Another idea, for some people who work on their cars. For working at the underside some people have an inspection pit and put a raised wooden floor over the concrete base. Hide stuff under this wooden floor

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  7. Chuckstur in NC August 23, 11:21

    As I stack my wood I put filled gas cans in the middle of the pile. Also, a 3″ PVC pipe will fit nicely in the cavities of a cement block and can serve as a fake support in the crawl space. Both procedures are fire proof from the main structure and easy to get to.

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  8. Black Swan December 25, 01:23

    You can get in trouble storing food in a rental storage place like the one pictured. I have a locker in a place that looks just like that one, and the agreement I signed says (among other things) that no food is to be stored there. The reason they gave is fear of infestation of the entire complex by insects, rats or other vermin caused by just one unit with food stored in it.

    It might seem fine to store cans within a plastic storage crate, figuring nobody will ever know and that no vermin will be able to open them, but you just never know. Earlier this year, I got a call from the management saying that the renter of the unit next to mine on one side had accused me of being the source of noxious slime that came over into his unit. I was 400 miles away, so I gave them permission to bust the lock and show the dude that this was not the case. Of course, that is what they found, and they then gave me a new lock free of charge. But I’m glad they didn’t see anything contraband, or of interest to them for other reasons in case the SHTF and they remember what they saw.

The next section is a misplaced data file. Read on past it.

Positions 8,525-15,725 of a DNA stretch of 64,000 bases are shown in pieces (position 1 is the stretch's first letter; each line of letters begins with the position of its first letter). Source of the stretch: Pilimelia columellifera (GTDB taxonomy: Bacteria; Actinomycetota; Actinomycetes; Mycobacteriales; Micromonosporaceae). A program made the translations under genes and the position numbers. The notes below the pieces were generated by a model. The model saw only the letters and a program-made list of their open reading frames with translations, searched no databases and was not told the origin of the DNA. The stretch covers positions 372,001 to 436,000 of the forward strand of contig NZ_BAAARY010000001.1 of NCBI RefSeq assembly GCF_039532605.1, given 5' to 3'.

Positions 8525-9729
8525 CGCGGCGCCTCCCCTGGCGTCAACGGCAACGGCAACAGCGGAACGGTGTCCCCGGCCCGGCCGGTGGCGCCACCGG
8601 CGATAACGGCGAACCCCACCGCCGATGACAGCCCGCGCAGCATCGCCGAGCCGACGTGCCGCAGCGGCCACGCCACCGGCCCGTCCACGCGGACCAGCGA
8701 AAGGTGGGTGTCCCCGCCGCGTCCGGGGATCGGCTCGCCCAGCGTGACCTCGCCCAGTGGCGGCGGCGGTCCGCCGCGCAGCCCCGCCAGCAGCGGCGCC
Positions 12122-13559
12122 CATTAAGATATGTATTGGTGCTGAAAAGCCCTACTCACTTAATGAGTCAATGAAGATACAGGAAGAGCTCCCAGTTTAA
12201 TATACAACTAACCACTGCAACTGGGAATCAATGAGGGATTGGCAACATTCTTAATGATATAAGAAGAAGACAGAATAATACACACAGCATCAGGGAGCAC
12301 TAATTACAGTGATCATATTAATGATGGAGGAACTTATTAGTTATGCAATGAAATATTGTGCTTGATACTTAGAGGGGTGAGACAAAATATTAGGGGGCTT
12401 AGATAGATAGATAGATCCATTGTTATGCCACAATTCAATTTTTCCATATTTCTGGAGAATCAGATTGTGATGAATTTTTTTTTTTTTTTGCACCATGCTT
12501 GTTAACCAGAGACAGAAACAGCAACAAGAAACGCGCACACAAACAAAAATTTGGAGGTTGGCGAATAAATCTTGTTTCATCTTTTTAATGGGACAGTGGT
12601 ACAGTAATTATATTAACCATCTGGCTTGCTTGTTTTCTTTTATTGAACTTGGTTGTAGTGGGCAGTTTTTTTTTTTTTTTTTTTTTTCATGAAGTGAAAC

So what do I keep there? Mostly, business records and materials sufficient to restart my business as seamlessly as possible after SHTF and then order being restored. I also keep startup materials for the business I intend to pursue in retirement, if I live that long and the S doesn’t HTF first.